The World's Oldest Known Calendar Discovered In Scotland
In general terms, there are two eras that characterize the 200,000 years or so of human presence on Earth: first, and for most of this time, the hunter-gatherers, nomadic groups that roamed the land in search of food and shelter. Then came what we call "civilization," product of the fixation of larger groups around fertile areas. Presumably, the first were the Natufians some time around 10,000 BCE, along the swath of land between Israel and Jordan.
Knowledge of past civilizations and culture depends crucially on what archeological excavations are able to find, and on how these findings are interpreted. It is possible that other agricultural societies were already established before the Natufians and we simply haven't been able to uncover any evidence. This is a basic trait of so-called historical sciences, where what at one time is known as the "first" may be superseded by new discoveries. In a sense, the search is endless.
From what we thought we knew until very recently, apart from writing there was another key distinction between hunter-gatherers and the first civilizations: it was along the transition from one to the other that devices designed to measure the passage of time first appeared, primitive "clocks" able to follow certain periodic natural cycles. Stonehenge, of course, is the most famous example.
Surely, hunter-gatherers knew of the passage of the days, of the phases of the moon, and of the seasons and tides, all phenomena that connected events on Earth to the dynamics of the skies. They also were aware, and most probably quite afraid, of solar eclipses, comets, meteor showers and other irregular and unpredictable celestial phenomena. It must have been clear to them that there were patterns of order and disorder in the skies, that powers well beyond human comprehension controlled. (This perplexity will persist until much later, when science comes into the picture.)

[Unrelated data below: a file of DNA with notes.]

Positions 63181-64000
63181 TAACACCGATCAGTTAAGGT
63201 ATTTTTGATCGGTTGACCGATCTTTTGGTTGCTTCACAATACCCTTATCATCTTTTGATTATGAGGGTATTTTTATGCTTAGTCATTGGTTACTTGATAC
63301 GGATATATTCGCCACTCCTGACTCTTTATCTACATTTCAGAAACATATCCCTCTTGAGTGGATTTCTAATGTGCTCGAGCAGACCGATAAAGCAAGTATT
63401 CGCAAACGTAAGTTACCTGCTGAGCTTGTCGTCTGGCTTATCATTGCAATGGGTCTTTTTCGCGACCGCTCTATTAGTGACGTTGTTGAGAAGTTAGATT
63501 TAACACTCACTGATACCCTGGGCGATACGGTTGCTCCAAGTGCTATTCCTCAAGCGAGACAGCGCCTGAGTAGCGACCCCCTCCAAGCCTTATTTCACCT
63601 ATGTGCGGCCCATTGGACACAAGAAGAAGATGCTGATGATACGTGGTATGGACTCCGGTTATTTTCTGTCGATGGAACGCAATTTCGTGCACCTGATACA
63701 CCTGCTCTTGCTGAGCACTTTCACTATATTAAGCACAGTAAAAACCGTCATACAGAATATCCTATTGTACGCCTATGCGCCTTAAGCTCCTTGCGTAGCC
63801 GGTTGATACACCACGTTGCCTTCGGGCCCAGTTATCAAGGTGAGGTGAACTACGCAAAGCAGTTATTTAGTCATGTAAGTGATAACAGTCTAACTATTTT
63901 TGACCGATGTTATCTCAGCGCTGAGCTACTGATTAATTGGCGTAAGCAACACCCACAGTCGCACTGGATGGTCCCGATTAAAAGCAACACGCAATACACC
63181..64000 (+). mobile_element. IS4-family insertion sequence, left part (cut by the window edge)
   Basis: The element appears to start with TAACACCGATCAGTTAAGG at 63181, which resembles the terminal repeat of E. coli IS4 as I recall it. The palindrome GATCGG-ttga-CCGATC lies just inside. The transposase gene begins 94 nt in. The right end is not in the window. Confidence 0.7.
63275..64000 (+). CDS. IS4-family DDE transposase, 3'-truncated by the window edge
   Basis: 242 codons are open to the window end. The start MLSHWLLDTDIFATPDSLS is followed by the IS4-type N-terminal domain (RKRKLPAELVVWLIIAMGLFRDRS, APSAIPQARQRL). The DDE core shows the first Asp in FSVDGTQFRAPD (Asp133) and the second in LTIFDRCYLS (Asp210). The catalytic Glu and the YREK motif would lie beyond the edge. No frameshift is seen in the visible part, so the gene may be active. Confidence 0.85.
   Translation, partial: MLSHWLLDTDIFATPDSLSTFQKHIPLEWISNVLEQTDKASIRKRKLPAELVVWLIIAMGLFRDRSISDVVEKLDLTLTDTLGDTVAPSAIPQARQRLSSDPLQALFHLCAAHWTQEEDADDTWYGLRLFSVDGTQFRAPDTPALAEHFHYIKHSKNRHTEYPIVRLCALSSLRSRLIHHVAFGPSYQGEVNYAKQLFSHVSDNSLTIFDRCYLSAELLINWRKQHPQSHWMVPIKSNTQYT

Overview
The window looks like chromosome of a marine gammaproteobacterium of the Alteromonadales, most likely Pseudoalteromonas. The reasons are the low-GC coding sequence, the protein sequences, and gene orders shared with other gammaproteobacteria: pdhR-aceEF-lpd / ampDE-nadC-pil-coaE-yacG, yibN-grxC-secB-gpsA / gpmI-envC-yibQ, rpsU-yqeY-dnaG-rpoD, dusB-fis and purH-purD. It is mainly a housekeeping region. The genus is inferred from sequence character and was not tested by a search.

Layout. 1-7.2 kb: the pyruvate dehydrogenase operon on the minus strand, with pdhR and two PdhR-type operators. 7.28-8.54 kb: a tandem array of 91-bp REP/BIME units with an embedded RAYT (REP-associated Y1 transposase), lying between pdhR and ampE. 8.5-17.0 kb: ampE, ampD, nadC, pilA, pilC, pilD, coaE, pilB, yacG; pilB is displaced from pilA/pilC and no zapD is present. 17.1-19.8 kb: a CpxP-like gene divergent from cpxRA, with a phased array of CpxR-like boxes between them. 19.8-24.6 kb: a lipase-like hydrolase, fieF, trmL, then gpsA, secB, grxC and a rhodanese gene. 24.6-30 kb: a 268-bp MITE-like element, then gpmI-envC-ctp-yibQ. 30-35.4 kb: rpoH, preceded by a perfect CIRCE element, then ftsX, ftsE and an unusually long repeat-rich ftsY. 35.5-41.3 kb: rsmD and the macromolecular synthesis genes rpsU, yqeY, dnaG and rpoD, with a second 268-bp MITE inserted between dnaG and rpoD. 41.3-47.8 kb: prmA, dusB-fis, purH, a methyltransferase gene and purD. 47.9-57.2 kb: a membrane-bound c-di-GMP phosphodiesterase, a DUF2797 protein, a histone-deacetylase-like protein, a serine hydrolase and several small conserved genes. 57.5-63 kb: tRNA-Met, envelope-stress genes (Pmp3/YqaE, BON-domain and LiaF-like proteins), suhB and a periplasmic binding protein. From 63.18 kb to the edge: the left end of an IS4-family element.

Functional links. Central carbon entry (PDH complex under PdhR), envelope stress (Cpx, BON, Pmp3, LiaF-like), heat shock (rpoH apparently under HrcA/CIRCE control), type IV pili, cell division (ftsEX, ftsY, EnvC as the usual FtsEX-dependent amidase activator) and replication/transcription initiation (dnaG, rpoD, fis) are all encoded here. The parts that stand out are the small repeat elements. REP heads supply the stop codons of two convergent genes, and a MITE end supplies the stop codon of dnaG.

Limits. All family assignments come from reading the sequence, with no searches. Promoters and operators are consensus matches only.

The divinization of the skies — which became the realm of the gods in cultures across the globe — was, to a certain extent, an attempt to establish some sort of control over what was uncontrollable, with the intention of preserving the group against mysterious and implacable forces.
Even so, given the non-agricultural character of most hunter-gatherers, it was a surprise when recent findings showed that at least one group in Scotland had not only a preoccupation with the passage of time but also the means to follow it. This was the discovery of a group of researchers led by Vincent Gaffney, professor of landscape archeology at Birmingham University. Analyzing the landscape along the Dee Valley, they found a series of 12 large pits with rocks designed to mimic the various phases of the moon, arranged along a 164-foot arc.
The pits aligned perfectly with the midwinter solstice of 10,000 years ago (the place where the sun would have risen then), so that the group could keep track of the passage of the seasons and the lunar cycle. The central stone, representing the full moon, measures about seven feet in diameter.
Amazingly, the way the pits were dug allowed for its "recalibration," moving them year after year so as to keep pace with the solar year. For survival and cultural reasons, keeping track of time was essential to these societies, since their food supply depended on knowledge of migratory patterns for game and salmon along the Dee river. No doubt, shamans also used their knowledge of the skies to establish their credibility to the rest of the group, becoming a bridge between the celestial realm of the gods and the mortal realm of man.
The findings will force a rethinking of how we see hunter-gatherers and the beginnings of astronomy. Not only agriculture but also animal migration reflect the periodic patterns of Nature. At a more abstract level, history begins as time becomes a measured entity, allowing for a deeper understanding of man's place in the cosmos and our own relationship with death.